Fixing a “wavy” edge

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I am looking for advice on how to fix the edge on this Hinoura. There are multiple spots where the edge makes contact with the board, resulting in no real flat spot. I made the first cuts with the knife, going through carrot and onion, and it was not really noticeable but I will need to touch up the edge so I would try to fix this issue as well.

Current stones: Diamond plate 140; Arato-kun 220; Shapton ceramic 320, 1000, 5000; Naniwa pro 600, 3000

My thoughts are grinding down areas 3 and 1. I think that would give me a nice flat spot between 2 and 3 that seems consistent with other knives I have. I like the height of the heel but feel like it dips quite a bit - I don’t think it would lose too much. Area 1 is the start of the curve so by evening that out could exect the curve to start back towards area 2? Just thinking out loud but curious to hear others’ thoughts.

Thanks.
IMG_5167.jpeg


IMG_5173.jpeg
 
For me….

I would start with re-profiling the edge on a piece of concrete, large brick, or cinder block. 90 deg straight up and down. Back and forth until the profile is fixed. Then I would do the same but with 45 deg angles of both sides to start recutting the bevel. Check the profile again. Sometimes you need to go back to 90 deg again.

Once the profile is fixed and a 45 deg starter bevel is cut then you can work on thinning and recutting the proper bevel with a coarse whetstone. Prior to this point there is no reason to use up a good whetstone when a $1 brick will work.
 
That can be fixed at 220 grit and 45 degrees without much trouble. It will take ten minutes I’d say. The subsequent thinning is gonna be more work but I’d start at 220 again. Depending on how thin it is right now you may even get away without thinning and can just use the thicker secondary bevel as is for a while before putting a full honbazuke on the thing.
 
For me….

I would start with re-profiling the edge on a piece of concrete, large brick, or cinder block. 90 deg straight up and down. Back and forth until the profile is fixed. Then I would do the same but with 45 deg angles of both sides to start recutting the bevel. Check the profile again. Sometimes you need to go back to 90 deg again.

Once the profile is fixed and a 45 deg starter bevel is cut then you can work on thinning and recutting the proper bevel with a coarse whetstone. Prior to this point there is no reason to use up a good whetstone when a $1 brick will work.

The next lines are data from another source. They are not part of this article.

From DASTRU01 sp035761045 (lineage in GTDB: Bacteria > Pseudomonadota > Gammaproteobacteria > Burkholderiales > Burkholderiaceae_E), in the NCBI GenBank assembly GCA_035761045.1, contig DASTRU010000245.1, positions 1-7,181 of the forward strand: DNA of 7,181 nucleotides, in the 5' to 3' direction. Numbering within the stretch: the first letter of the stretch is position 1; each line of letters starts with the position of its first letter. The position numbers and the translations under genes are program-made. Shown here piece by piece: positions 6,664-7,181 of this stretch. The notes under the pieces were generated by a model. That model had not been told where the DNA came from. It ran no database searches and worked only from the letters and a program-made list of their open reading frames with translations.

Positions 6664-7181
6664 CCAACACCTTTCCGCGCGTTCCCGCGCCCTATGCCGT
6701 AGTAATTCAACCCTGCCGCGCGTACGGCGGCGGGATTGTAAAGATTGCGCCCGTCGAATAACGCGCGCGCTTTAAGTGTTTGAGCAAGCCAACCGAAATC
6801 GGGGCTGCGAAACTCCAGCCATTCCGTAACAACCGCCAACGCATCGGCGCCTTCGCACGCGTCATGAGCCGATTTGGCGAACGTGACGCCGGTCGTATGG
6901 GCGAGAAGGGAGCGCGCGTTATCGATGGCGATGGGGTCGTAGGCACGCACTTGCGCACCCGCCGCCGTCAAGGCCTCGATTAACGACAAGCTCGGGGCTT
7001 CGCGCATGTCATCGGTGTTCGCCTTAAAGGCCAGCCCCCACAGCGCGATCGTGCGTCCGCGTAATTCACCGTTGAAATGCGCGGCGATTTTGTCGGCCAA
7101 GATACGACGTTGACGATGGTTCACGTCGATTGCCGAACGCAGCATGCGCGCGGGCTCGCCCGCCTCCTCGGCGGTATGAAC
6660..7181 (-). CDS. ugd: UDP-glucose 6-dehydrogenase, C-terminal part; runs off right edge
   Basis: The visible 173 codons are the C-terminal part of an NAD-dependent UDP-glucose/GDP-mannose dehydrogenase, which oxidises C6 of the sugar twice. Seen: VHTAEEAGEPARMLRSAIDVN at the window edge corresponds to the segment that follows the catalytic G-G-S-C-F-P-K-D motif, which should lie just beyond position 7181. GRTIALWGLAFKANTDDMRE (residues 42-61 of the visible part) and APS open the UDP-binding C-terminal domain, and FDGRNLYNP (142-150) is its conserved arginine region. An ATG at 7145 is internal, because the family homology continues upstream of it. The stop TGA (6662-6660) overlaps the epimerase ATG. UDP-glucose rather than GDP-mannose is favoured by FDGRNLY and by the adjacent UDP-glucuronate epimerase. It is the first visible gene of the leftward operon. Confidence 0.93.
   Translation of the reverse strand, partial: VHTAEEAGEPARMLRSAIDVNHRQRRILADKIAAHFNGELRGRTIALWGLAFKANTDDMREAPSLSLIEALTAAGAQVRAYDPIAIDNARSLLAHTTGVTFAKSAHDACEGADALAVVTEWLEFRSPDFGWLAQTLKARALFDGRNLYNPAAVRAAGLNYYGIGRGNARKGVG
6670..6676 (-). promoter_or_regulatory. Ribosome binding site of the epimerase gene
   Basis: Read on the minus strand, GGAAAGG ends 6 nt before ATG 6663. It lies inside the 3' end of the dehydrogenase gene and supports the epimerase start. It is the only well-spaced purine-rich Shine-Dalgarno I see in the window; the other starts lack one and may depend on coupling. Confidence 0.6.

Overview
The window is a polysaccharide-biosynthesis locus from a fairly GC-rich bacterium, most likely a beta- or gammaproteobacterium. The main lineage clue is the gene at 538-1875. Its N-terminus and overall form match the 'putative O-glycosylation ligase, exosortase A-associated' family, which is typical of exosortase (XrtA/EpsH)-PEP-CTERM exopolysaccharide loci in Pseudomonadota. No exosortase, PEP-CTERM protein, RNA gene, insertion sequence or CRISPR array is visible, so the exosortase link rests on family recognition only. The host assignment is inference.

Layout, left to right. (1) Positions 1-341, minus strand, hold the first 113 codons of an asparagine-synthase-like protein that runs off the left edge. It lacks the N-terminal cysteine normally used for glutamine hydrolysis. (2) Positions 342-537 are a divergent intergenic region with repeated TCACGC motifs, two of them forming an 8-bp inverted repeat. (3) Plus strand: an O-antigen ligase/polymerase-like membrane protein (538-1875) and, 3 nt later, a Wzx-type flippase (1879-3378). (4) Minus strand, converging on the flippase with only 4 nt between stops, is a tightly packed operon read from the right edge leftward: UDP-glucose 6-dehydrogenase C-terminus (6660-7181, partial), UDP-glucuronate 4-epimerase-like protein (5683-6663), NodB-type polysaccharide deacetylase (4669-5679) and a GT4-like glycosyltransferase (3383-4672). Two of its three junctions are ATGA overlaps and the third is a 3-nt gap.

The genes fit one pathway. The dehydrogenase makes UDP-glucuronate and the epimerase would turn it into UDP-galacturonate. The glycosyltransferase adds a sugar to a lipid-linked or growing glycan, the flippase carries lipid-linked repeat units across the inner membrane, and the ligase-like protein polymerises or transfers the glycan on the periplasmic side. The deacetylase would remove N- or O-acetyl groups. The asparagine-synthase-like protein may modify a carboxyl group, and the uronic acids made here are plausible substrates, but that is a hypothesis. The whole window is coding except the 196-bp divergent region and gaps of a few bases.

Do you run the whole profile along the brick or just the problem area?
 
That can be fixed at 220 grit and 45 degrees without much trouble. It will take ten minutes I’d say. The subsequent thinning is gonna be more work but I’d start at 220 again. Depending on how thin it is right now you may even get away without thinning and can just use the thicker secondary bevel as is for a while before putting a full honbazuke on the thing.
Here is a choil shot. I am unfamiliar with honbazuke so I’ll have to look it up.

IMG_5195.jpeg
 
Do you run the whole profile along the brick or just the problem area?


I'd be tempted to focus just on the sections between '1' and '3', ignoring the small bit at the very heel. You could do it all the way to the heel if you wanted, but in practical usage terms there's not much point. You definitely don't need to touch the part of the blade where it begins to turn upwards toward the tip (i.e. to the left of '1' in your pic).

FWIW - I would approach this in pretty much the same way as @Mr Kooby Shemayrew. Re-profile that section by 'breadknifing' it on the diamond plate, with the blade at 90 degs (perpendicular). You can skip the 45 deg stage if you want and move straight to thinning, but if you haven't done this kind of thing before then the 45 degree part might be helpful, and it's not going to add much on in terms of how long the whole thing takes. Do the thinning on the 220.

(You don't have to do it by breadknifing initially though, what @Lurkernomore said would work too. But breadknifing on a 140 diamond plate is going to remove the metal more quickly than 45 degs on a 220 whetstone, not just because of the abrasive, but also because you can apply more pressure. Breadknifing is also very good for getting the profile exactly how you want it to be initially, and then you do the thinning to match it, and apex. It's quite a precise method, and easy to execute).
 
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Do you run the whole profile along the brick or just the problem area?

If you want to change the whole profile, you can. I would just stick to the problem area myself.